When you start Boxee, you land on the page shown in the screenshot below. The interface is fairly simple. You choices are: TV; Recordings; or Apps. If you continue to navigate across the top of the screen, there’s also a etup “gear” icon that lets you reconfigure the settings for the Boxee TV.
Boxee TV landing page
This menu choice lets you view live TV signals off the air or from unscrambled cable. The available channels in the figure above are from an antenna scan. You can scroll through the channels and click on the key in the center of the navigation rectangle to go to the channel. You also have the option of scrolling down and seeing the schedule lineup for your available channels for the next two time slots.
On really nice feature of live TV is that you can view your available channels from anywhere on the internet by signing onto your account at my.boxee.tv. There’s about a 30 second lag between what you see on the screen connected to the Boxee TV device and on your computer screen. It’s like having a (very) stripped down version of Slingbox. The image below shows you the my.boxee.tv Live interface. A few things are important to note:
- You can only stream over the air broadcasts. ClearQAM digital signals from your cable provider aren’t available for viewing or recording through my.boxee.tv.
- The video quality that you see on your computer/mobile device is dependent on the quality of the signal that your Boxee TV device is receiving over the air, and your available upstream bandwidth.
- Not everything that you receive over the air is available to view live or record. This is most likely related to licensing.
You can view live TV on the web via your my.boxee.tv account
The “Unlimited DVR” recording feature on the Boxee TV is currently in beta in the eight U.S. markets noted earlier. This greatly limits the usefulness of an already limited product. There are still some rough edges that will undoubtedly be smoothed out during the beta process, but the recording feature shows a lot of promise.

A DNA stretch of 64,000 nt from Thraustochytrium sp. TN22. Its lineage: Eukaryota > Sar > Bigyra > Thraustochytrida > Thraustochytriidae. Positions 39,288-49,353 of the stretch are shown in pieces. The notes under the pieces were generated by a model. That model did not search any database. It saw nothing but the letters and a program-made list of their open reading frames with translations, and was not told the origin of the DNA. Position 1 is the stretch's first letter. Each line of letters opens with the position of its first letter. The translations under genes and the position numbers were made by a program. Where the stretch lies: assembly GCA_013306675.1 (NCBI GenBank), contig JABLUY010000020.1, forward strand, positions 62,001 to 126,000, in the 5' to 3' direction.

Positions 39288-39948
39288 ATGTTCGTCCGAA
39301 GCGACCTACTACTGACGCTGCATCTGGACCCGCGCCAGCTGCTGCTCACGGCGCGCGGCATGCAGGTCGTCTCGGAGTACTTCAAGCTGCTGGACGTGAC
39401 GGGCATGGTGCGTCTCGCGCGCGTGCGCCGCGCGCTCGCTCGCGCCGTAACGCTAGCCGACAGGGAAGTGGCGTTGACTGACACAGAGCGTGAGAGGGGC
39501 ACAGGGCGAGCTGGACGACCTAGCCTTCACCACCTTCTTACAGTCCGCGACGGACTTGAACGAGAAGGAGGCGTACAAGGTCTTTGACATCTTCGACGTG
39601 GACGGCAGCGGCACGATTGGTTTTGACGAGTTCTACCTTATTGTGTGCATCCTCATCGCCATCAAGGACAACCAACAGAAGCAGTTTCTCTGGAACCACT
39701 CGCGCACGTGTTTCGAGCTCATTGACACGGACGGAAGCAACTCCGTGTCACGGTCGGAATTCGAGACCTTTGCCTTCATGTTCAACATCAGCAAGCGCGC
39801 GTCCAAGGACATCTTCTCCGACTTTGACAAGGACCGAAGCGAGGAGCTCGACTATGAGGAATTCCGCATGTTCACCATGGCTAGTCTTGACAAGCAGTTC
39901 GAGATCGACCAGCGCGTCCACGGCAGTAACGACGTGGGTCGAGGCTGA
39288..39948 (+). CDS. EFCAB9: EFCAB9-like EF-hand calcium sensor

You can access your previously recorded content by selecting the center “Recordings” tab on the home screen of the Boxee TV. You scroll across a linear presentation of your previously recorded programs.
Boxee TV Recording
You schedule all of your recordings via your my.boxee.tv account. There are several ways that you can record a program. First, you can click on TV and list of channels that you can record appears. As with live TV, these channels are the ones that you receive over the air and that your antenna can “hear”. It’s also a subset of all channels that you might be able to receive. You’ll note in the screen shot below that NBC doesn’t appear. With my antenna placement in my office I can’t receive NBC. Below the list of channels available for recording is a horizontal scroll bar. This allows you to scroll through only about 12 hours of the TV schedule for the current day. To record, you merely scroll through the time line and channel list, select a show that you want to record, and click on the “REC” circle in the upper right hand corner.
You can record directly from the TV menu on my.boxee.tv
An options screem appears that lets you choose to record a single episode, a series or just new shows.
Boxee TV recording options
If the program you want to record is outside of the 12 hour “live tv” window, you can click on Recordings and then fill in the name of the show in the search box. At its current stage in the beta process, managing recordings is a bit difficult. You can’t, for example, view upcoming recordings for the current day. Nor can you see all of the series that you’ve previously scheduled. The current way to see those series is to search for the show again and see if it’s scheduled. Even when you do that, it looks like recordings aren’t scheduled too far in the future.In the image below, I entered in “Letterman” in the search box and the results show that I have a series scheduled. However, even though I selected the “New Episode” option, only two new episodes are scheduled. Other options missing that DVR users are accustomed to include the ability to “pad” the recording start/end times to accommodate live shows, or shows that start late. A prime example of this is CBS’s Sunday evening schedule that regularly gets pushed back due to football games running beyond their scheduled time slots. Clearly, scheduling and managing future schedules is something that needs improvement in the beta cycle.